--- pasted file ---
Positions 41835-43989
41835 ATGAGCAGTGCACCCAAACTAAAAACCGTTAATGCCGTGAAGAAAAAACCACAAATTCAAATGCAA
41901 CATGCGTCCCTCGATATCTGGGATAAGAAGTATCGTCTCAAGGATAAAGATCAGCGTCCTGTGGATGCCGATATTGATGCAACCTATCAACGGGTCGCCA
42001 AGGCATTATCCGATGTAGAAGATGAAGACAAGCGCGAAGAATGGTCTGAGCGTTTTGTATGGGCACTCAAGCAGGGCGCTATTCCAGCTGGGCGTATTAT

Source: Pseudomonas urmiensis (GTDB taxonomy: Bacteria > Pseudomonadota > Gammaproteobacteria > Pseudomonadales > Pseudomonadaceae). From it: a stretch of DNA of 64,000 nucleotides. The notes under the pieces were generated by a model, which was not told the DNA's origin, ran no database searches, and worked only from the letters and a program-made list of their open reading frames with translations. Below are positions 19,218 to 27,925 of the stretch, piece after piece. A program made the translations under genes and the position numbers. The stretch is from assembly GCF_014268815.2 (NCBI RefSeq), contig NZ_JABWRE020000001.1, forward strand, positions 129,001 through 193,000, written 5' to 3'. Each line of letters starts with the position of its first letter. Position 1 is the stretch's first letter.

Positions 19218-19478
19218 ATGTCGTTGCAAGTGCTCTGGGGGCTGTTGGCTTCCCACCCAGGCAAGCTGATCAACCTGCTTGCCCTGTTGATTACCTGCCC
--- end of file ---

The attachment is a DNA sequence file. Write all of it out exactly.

Positions 41835-43989
41835 ATGAGCAGTGCACCCAAACTAAAAACCGTTAATGCCGTGAAGAAAAAACCACAAATTCAAATGCAA
41901 CATGCGTCCCTCGATATCTGGGATAAGAAGTATCGTCTCAAGGATAAAGATCAGCGTCCTGTGGATGCCGATATTGATGCAACCTATCAACGGGTCGCCA
42001 AGGCATTATCCGATGTAGAAGATGAAGACAAGCGCGAAGAATGGTCTGAGCGTTTTGTATGGGCACTCAAGCAGGGCGCTATTCCAGCTGGGCGTATTAT

Source: Pseudomonas urmiensis (GTDB taxonomy: Bacteria > Pseudomonadota > Gammaproteobacteria > Pseudomonadales > Pseudomonadaceae). From it: a stretch of DNA of 64,000 nucleotides. The notes under the pieces were generated by a model, which was not told the DNA's origin, ran no database searches, and worked only from the letters and a program-made list of their open reading frames with translations. Below are positions 19,218 to 27,925 of the stretch, piece after piece. A program made the translations under genes and the position numbers. The stretch is from assembly GCF_014268815.2 (NCBI RefSeq), contig NZ_JABWRE020000001.1, forward strand, positions 129,001 through 193,000, written 5' to 3'. Each line of letters starts with the position of its first letter. Position 1 is the stretch's first letter.

Positions 19218-19478
19218 ATGTCGTTGCAAGTGCTCTGGGGGCTGTTGGCTTCCCACCCAGGCAAGCTGATCAACCTGCTTGCCCTGTTGATTACCTGCCC